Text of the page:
You, You, You
When you start making your financial plan, there are three questions you should start with:
- What's Your Reason Why?
- Where Are You Today?
- What's Your Plan?
Did you notice one word that appears in all of those questions? YOU!
Your financial plan is your own. Your reason why and your current financial situation, are unique to you. Certain notes of your story might match up with other people's, but at the end of the day it's your life, and no one else's.
So your financial plan must be as unique as you are. Meaning, it shouldn't start by asking what Tom is investing in, or what stock Cheryl is really confident about. It should start by looking inward, increasing your education, and making decisions based off your own experiences and attitudes.
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There is no "they"
A friend of mine was going through cancer a few years back and told me that after he received his diagnosis, he received one question from almost everyone he knew: "What do they say?"
"They" referred to his doctors. He visited three different doctors to get their opinions, and each doctor was confident in his diagnosis and how they thought he should approach treatment.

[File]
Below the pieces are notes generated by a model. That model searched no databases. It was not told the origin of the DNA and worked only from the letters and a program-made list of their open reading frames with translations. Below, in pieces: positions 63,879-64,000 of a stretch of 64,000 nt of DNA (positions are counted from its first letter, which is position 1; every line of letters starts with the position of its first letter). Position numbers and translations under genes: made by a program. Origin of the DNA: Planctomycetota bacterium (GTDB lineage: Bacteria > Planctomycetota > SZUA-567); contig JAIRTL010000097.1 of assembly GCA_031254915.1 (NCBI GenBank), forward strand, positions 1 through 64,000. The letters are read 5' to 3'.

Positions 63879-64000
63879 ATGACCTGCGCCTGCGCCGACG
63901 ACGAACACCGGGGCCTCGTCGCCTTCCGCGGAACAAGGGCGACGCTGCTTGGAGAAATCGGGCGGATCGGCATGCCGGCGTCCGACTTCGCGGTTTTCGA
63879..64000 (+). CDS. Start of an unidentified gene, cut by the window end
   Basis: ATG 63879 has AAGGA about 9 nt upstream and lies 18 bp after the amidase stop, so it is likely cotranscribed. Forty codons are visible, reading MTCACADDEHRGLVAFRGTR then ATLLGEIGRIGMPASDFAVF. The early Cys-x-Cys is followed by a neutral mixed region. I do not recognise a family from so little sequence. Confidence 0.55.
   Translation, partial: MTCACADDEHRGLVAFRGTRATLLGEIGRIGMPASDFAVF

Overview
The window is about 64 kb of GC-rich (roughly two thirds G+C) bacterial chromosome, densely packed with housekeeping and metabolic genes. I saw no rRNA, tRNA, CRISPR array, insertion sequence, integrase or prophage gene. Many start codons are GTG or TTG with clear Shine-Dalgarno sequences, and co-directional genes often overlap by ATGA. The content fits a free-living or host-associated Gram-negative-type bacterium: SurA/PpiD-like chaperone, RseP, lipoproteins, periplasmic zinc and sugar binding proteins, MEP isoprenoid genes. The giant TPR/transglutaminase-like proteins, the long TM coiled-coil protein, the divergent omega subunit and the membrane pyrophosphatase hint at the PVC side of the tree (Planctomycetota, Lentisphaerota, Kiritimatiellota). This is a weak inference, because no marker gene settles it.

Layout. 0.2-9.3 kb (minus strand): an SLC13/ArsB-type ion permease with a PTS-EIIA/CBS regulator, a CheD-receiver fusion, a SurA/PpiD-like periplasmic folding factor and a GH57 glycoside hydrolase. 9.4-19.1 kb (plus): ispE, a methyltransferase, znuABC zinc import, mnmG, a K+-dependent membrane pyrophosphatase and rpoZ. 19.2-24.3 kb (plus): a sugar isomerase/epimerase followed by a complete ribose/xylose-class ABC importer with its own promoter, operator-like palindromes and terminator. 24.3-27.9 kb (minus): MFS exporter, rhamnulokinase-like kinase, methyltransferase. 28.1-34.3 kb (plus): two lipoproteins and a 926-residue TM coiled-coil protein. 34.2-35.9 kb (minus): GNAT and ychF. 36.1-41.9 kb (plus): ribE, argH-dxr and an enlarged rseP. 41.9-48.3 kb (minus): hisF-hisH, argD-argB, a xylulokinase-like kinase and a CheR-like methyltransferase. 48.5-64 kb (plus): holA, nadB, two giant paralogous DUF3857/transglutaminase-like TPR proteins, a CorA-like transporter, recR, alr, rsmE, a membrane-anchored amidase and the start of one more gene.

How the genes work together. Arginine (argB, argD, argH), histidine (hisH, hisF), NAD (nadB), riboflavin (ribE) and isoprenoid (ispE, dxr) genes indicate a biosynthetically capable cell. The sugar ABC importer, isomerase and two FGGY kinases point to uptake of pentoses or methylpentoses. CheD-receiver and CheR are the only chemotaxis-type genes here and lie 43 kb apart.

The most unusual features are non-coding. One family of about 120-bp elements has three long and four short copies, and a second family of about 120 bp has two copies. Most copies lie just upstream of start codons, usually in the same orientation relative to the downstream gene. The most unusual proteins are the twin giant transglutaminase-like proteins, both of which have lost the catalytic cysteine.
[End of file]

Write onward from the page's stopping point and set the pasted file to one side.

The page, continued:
"But at the end of the day," he said, "It wasn't about what they said. It was about what I felt was right for me."
There is no "they" in your financial plan. That's not to say there aren't people whose opinions and beliefs matter. You shouldn't completely ignore other people and embark on a solo quest to financial freedom. As Robert and I have both said before, business and investing are team sports. You should surround yourself with people who will support you, encourage you, guide you, and mentor you on your journey.
What you don't need are people who will pressure you. The people you listen to should not be the peer pressure bullies from high school, telling you what to do. Instead, they should be the people you trust to give you solid advice and help you achieve your goals.
You can and should listen to others, take their advice into account, and learn from their experiences. And yes, you should make note of their confidence, while also evaluating whether that confidence has a foundation.
But at the end of the day, investing is your decision. Your financial plan should be based on the information you've gathered after researching and educating yourself.
What is your gut telling you?
We are influenced by people every day, in every decision. There's nothing we can do to filter out all opinions. But we can be conscious about how we act, and what we base our decisions on.
As always, educating yourself first, and giving yourself the tools to see through other people's attitudes to the facts, will serve you better in the long run. Instead of listening to someone else who is confident, you should start by building up your confidence in yourself first. Increase your knowledge, rely on your experience, consider others' opinions, and then listen to yourself.
Don't jump off that financial bridge with everyone else. Instead, build your own bridge to financial freedom.